The Love of the Loveless (Chapter 3) (2)
"Have you heard anything from Karen?" I said, as we went back through to the lounge.
"Yes," she said, sitting in her chair opposite the telly. "She rang earlier. Just wanted to check that we were all set for Sunday, and that you were still coming."
"Of course, mum. I wouldn't miss it."
She settled back and sipped her tea, looking at the silent faces in front of her.
"Put the sound up if you want it. Don't worry about me."
She picked up the remote control and pressed a button. The sudden sound was astonishing. She lowered it until it was more tolerable.
"I must get my ears done again," she said.
Tipping Point was on. Ben Shephard was just asking a question.
"Wolverhampton Wanderers usually play their home games..."
A contestant named Roger buzzed to interrupt.
"Black and gold," I said, quickly.
"Molineux Stadium," Roger said.
Ben Shephard's face dropped. "...in shirts of which colours, Roger. Molineux Stadium is their home ground, but the shirt colours are black and gold...."
I grinned, punching the air.
"How did you know that?" mum said.
"There's a guy at work who supports Wolves. He wears their shirt sometimes."
"But how did you know what the question was going to be?"
"I dunno. I just did."
She shook her head.
"You ought to go on this. You might win some money."
She always worried about me and money. Did I have enough? Did I need to borrow any? She knew I didn't earn much, didn't have a car, didn't go on holidays any more.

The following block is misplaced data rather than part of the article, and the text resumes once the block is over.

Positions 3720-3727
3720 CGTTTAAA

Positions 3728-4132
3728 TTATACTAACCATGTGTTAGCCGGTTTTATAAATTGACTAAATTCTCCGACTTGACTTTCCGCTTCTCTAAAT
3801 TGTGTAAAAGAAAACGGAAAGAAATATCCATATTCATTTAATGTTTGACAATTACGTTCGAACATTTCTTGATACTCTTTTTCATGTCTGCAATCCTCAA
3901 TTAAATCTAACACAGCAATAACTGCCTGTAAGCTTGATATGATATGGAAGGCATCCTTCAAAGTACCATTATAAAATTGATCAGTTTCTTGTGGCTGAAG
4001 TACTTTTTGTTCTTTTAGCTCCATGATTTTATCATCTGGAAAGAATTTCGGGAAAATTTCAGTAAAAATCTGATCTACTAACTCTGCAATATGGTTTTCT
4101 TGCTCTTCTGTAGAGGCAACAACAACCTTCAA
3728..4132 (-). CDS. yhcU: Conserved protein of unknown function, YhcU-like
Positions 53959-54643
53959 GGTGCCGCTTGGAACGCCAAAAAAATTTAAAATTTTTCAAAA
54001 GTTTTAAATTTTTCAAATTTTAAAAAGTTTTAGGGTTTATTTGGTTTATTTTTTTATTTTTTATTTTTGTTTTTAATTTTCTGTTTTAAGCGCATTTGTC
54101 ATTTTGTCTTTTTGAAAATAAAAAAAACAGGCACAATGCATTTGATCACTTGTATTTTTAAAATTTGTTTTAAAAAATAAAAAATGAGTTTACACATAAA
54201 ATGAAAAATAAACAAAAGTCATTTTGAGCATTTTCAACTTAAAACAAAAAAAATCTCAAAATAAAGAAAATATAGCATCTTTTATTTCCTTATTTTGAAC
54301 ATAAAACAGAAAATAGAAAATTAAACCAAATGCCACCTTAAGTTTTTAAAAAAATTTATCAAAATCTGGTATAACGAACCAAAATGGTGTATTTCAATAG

"It's different when you're in front of the cameras," I said. As if I knew.
We sat and watched it for a few more moments.
"Where is it we're supposed to be going on Sunday, anyway?" I asked.
She shook her head.
"I'm not sure. Some pub they go to out along towards St Nicholas. Karen said it's very nice. Off the beaten track somewhere in one of those villages. It's pretty out there. Apparently the food's good."
"Well, that's the main thing."
If I knew Karen and Rod, it wouldn't be my idea of a pub lunch. Top dollar.
"Did they say the name? I can look it up."
"I can't remember now," she said. "The Duke of something-or-other. It's by a big duck pond, she said. It sounds lovely."
I knew a few places out that way from food delivery days. I could check it out. I shouldn't feel so mean about it. I was glad they wanted it to be a special occasion for her. With them, though, it always felt like part of the show. These are the kinds of places we like to patronise. This is the standard we're used to enjoying. They never consulted me on it, either. It was always what they arranged. Where they wanted to go. Mum was like me in that she didn't mind. When I'd had my fiftieth birthday, we'd met up in the The Viking. It was a Saturday evening, so heaving. Loud teenagers doing shots. Screaming toddlers wandering around. Some drunk guys from the local football club. I didn't like it much, either - but it was cheap and they filled your plate. Mainly with chips, mind.
"Why do they call it The Viking," Rod had said, smirking. "Surely it should be plural. Rape and pillage can't be that far off."